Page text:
Gaming in a Geospatial World

In our earlier examination of mirror worlds, augmented reality,  MMOGs, and the like, we had not yet come across a detailed look at the impact of gaming in the geospatial world.  However, given the rapid growth in both of these sectors, it is not surprising that – finally – some careful thought is being given to how a continuum of ‘gaming environments’ ranging from the pure virtual to the partially-virtual/real to fully engaged real-based simulations may develop.  As Jeff Thurston and Matt Ball so ably noted in their blog:

“…The evolution of gaming to a more participatory and realistic environment, plays into the needs of the geospatial community. We are in need of greater realism, and the expanded demand of the gaming community means that there is a revenue stream to pay for the collection of more detailed and realistic models. The geospatial community is in need of more interdisciplinary interaction, and the creation of more collaborative gaming platforms could help pave the way for more interactive simulation environments that could be harnessed to understand earth systems….”

“…The history of gaming has largely been oriented toward fictional characters, places and worlds – virtual. In recent times these worlds have turned toward becoming more reality-based games, built using real information and spatial data and simulating human behavior. This has meant a bridging of game technology with surveying generated data, cadastral and parcel mapping, land use / management software, CAD / GIS / GPS and so on. In the future, highly modeled games based on real spatial will become even more popular I think.

…gaming offers the potential to educate and understand the world around us and to construct it with the greatest chances for sustainable outcomes which increase our quality of life. Its applications are in business, education, health, military, environment, planning and many more areas.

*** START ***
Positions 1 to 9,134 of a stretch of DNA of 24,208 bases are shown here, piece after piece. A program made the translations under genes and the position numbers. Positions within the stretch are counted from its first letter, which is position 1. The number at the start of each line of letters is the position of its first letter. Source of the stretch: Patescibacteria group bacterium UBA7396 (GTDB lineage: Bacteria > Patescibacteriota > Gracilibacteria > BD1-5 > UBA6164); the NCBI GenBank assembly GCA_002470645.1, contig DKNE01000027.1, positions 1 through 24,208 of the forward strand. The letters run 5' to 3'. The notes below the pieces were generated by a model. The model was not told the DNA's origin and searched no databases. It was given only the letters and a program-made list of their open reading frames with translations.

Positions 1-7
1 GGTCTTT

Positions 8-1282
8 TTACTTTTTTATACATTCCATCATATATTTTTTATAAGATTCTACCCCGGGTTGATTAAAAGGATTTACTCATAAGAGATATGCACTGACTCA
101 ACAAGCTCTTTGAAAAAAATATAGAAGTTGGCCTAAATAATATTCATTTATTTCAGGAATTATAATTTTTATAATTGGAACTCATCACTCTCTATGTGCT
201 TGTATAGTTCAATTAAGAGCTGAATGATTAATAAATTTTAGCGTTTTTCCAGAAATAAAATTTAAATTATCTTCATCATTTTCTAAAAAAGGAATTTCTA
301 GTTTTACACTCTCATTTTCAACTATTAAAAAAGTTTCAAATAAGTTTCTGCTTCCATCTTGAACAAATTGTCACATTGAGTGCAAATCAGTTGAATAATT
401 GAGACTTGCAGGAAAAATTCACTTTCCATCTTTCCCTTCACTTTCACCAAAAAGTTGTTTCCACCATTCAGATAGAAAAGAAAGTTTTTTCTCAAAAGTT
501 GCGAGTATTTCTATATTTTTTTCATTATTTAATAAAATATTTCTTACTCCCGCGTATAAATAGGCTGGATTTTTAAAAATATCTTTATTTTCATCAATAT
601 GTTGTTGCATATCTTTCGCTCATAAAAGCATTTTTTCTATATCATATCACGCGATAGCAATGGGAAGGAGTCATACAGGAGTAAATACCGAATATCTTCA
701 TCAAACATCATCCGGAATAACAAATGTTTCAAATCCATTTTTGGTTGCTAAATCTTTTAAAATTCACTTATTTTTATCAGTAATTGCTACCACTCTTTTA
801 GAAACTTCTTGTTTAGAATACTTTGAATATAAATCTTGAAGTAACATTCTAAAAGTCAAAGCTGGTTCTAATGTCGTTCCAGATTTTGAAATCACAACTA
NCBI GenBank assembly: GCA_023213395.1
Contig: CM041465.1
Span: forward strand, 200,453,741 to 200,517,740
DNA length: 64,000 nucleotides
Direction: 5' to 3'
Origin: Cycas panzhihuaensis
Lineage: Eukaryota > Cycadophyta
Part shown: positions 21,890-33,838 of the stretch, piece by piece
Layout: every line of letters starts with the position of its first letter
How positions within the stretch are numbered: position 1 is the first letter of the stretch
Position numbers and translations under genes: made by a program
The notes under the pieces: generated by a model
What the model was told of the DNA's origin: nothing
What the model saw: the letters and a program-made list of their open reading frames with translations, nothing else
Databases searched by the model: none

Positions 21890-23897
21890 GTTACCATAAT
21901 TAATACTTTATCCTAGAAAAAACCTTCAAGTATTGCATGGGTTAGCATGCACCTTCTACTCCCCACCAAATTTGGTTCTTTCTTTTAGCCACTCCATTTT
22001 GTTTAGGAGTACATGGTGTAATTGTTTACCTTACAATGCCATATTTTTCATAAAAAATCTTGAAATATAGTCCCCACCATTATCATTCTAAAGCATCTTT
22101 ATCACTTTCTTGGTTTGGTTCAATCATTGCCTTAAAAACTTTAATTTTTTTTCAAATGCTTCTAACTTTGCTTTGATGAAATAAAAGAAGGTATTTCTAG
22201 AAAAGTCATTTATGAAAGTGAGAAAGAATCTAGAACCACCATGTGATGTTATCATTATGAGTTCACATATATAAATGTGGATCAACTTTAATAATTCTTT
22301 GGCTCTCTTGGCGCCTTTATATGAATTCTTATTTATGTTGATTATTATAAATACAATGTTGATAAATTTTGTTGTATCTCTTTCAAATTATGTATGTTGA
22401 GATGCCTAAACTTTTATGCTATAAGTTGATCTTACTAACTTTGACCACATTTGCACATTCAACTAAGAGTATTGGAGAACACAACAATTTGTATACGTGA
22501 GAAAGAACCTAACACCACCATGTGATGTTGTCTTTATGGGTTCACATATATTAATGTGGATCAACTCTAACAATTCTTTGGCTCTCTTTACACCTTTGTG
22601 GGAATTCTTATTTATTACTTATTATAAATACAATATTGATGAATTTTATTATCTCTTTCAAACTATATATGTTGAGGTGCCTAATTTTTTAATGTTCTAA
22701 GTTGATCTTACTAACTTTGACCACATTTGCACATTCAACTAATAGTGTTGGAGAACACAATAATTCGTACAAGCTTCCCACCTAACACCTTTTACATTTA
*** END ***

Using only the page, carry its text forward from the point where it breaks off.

In the future, I think the role of geotechnology will be to provide raw data into the ‘spaces’ of how we ‘game’ (model) our living, through all scale and space. Interestingly, the surveying community has not jumped on board gaming in a big way. Yet, it is that community that holds the highest accuracy data that can be used to create the most useful applications. Why not feed topographic data into water management gaming? Why not include make virtual farms and manage them with GPS related techniques and technologies linked to stock markets and consumption patterns? Why not develop games that assess data quality linked to surveying data and local planning? This all applies to GIS / CAD as well, though these two have their foot in the door already.

Distributed GIS, for example, offer the possibility today, to not only generate spatial data and share it, but to gain feedback from locally created and used spatial services – all of which can become further modelled across networks and ‘gamed’. Why not incoporate real-world complex GIS data and services into games that people can learn about their communities from?…”



This entry was posted on Wednesday, November 28th, 2007 at 2:14 pm and is filed under Blog.  You can follow any responses to this entry through the RSS 2.0 feed.  You can leave a response, or trackback from your own site. 

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